Just two weeks after his Vegas appearance, Alcaraz broke his slump by winning Indian Wells (formally the BNP Paribas Open) for the second year in a row, defeating Daniil Medvedev in the final and fighting off the white-hot Sinner in the semis.

a man standing on a tennis court
Even one of the greatest active tennis players needs a break from the sport every now and then. Alcaraz hits the links when he wants to, as he says, "forget about tennis a little bit."Nick Remsen

It was a return to apogee form, with wild speed and supernova shotmaking in the way that only he can seem to execute when he’s on. Befitting of Alcaraz and the attention he garners, his run wasn’t without off-court occurrences that provided social media with a whole slew of new material.

A delay due to a swarm of bees deciding to make a hawk-eye camera their new hive? Yep... at Alcaraz’s quarterfinal match. Zendaya (starring in the tennis-themed Challengers, out in April) and Tom Holland, plus tennis superfan Charlize Theron, cheering in the stands? Yep... at Alcaraz's championship match.

Even before hoisting the trophy, there seemed to be a higher concentration of his trademark moments along the way—mostly the ones where he's downright beaming. In one example: A cat-and-mouse, highly-angled point between Alcaraz and Sinner yielded big laughs from both players. He was feeling it, again.

About that smile: It has become something of a signature for Alcaraz, whose affability and good sportsmanship have made him one of the most popular players on the men’s tour. Christopher Cleary, the multi-decade New York Times sports correspondent, wrote in his excellent newsletter, “Tennis & Beyond,” that Alcaraz is “tennis’s crowd pleaser in chief, filling stadiums and social media feeds.” Yet Cleary added (and this is another apprehension, among some) that the player “sometimes makes things more spectacular than they need to be.” Alcaraz himself has said he can put on a bit of razzle-dazzle, knowing that the crowds want—and love—to see it.

tennis mar 17 bnp paribas open
Alcaraz returned to exospheric form this past weekend, taking home the top trophy at the BNP Paribas Open.Icon Sportswire - Getty Images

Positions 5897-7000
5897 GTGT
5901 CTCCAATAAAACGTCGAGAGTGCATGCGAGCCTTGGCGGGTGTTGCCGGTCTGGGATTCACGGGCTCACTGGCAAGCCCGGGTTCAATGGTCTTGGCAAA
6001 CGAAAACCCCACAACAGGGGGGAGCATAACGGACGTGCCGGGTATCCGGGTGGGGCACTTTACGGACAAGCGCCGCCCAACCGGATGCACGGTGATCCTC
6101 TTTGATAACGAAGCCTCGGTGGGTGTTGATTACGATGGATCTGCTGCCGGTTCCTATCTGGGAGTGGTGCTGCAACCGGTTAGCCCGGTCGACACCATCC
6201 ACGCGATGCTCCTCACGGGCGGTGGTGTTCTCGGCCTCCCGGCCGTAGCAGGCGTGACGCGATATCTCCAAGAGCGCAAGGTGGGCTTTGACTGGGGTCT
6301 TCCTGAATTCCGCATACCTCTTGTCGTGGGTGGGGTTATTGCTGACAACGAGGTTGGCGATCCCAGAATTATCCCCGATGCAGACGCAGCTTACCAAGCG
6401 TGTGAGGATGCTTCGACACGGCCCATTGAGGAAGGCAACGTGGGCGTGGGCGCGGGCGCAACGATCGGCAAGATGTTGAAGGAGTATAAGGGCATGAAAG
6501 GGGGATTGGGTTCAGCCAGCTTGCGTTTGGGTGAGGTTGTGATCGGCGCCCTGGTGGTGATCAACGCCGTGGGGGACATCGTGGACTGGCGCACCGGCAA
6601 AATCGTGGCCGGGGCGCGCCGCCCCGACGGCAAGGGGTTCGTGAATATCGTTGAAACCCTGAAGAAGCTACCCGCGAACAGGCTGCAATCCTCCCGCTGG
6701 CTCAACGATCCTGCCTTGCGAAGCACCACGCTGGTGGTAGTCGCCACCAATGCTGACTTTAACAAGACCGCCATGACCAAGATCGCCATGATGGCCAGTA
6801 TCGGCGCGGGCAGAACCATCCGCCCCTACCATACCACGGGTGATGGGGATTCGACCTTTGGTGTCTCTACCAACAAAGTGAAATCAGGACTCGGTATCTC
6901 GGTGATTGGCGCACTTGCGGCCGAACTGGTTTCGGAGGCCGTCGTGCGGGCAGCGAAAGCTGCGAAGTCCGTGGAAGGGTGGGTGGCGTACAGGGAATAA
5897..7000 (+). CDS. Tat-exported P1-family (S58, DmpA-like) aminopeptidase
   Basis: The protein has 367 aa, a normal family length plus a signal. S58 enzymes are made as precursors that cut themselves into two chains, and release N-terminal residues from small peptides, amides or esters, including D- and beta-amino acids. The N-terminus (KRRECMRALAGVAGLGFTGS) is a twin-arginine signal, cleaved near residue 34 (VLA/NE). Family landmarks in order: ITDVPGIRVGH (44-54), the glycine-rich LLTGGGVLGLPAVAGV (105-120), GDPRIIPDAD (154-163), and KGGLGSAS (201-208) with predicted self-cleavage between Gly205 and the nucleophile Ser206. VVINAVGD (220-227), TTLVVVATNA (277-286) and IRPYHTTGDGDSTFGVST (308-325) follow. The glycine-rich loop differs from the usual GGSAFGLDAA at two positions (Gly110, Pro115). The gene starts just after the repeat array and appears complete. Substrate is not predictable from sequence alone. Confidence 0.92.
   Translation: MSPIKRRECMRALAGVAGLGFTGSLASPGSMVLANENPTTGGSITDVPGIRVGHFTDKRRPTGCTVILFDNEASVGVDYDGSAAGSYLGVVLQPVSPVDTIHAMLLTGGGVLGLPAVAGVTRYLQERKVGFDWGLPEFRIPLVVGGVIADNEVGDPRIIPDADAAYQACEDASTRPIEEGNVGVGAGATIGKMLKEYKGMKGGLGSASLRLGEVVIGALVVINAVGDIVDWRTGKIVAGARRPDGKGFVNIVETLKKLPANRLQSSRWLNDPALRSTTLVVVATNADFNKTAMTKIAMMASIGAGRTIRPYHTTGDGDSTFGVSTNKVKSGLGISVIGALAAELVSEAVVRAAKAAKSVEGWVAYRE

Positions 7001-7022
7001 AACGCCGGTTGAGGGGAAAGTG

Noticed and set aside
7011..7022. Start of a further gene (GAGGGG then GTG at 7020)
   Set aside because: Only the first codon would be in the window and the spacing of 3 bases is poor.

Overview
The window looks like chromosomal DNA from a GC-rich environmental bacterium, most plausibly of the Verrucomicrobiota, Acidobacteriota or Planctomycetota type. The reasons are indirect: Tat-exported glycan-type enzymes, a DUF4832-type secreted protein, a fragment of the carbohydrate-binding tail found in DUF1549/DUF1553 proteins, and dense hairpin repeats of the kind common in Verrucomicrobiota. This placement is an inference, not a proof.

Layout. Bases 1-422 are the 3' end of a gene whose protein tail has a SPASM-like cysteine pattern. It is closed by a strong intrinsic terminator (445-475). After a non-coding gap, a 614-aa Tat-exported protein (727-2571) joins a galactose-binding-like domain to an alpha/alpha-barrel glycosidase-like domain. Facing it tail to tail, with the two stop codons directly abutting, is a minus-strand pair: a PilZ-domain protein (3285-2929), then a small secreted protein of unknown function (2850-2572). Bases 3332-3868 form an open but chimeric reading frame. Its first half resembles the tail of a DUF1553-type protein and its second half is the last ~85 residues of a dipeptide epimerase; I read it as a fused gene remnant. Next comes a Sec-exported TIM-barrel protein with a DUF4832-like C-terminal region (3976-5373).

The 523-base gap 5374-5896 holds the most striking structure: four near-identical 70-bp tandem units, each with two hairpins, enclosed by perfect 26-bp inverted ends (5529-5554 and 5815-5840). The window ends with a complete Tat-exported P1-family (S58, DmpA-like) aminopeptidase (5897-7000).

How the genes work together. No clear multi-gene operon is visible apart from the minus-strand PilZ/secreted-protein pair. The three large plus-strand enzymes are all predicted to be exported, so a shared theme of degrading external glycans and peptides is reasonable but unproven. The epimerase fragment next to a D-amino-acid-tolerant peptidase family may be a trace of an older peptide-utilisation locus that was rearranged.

What’s apparent, no matter how you feel about his melodrama, is that Alcaraz seems to know, reflexively, how to emit star power beyond his athleticism. He grins at the right moments, shouts when needed, and riles up audiences just when they want it most. It feels connective, and a far cry from some of the more tactical melodrama you'll see on tour, like that of Medvedev or Novak Djokovic, who can almost incense the stands. It's clear that Alcaraz has the god-given ability to nurture fame in addition to channeling his godlike physicality. “It’s an obligation we have to take, promoting our sport,” he says at Mandalay Bay. “We are not only tennis players. We need to take care of our sport, because it has given us so much.”

Speaking of tennis’s theatrical side: At Indian Wells, Netflix announced a docuseries solely around Alcaraz, with a premiere date in 2025. The company canceled Break Point (which featured multiple players), but the data gleaned from that vehicle undoubtedly informed the choice to greenlight an Alcaraz-only project.

In Vegas, Netflix’s VP of Sports, Gabe Spitzer, told me, “For us, the differentiator is that, with sports, we’re trying big to be an answer for casual fans or previously nonexistent fans.” MGM Resorts’ SVP of Sports, Lance Evans, echoed the sentiment: “Carlos just has it, the it factor that appeals to a wider audience.” These soundbites underscore a broad belief in Carlos Alcaraz the celebrity as much as in Carlos Alcaraz the athlete. In fact, come to think of it, when we teed off at Shadow Creek, there were a number of cameras and crew filming us–they were there for the new doc, as it turns out.

After a few holes, I give up, as my godawful game is delaying the group. (Apparently, Alcaraz plays fast throughout every discipline.) Going into the day, I thought the outing would be pretty low-key, but I was clearly wrong. It’s actually pretty serious: Alcaraz is all boundless energy, hopping over boulders as he chases down the (very few) balls he hits wide of the fairway. When I try to make small talk, he mostly avoids it, saying her prefers to focus on the game. At one point, we talk about padel, the increasingly popular sport that’s taking the U.S. by storm, but is well-established in Spain. (Think: Racquetball, tennis, and pickleball combined. Alcaraz has tried it.)

It’s clear that he’s there to contend, even if only against himself. This is where I see Alcaraz’s truest self shine through. It's when he flashes his teeth—not in a friendly way, but as a glimpse of the mettle and compulsion therein. Golf may be the place where he tunes tennis out, but he does not turn off his inner competitor. He’s going for it, even if the stakes are merely talking points for when we’re back in the clubhouse.

It’s this intensity away from the lights that, I think, is the gas for Alcaraz's engine on the court. Yes, he’s a charismatic, dazzling guy, yet beneath all of this is an instinctively vying, hyper-ambitious force of nature, as determined as the blizzard winds.

And if the result doesn’t go his way, in the end?

“Well,” he says later, “it’s still hard to get rid of the smile.”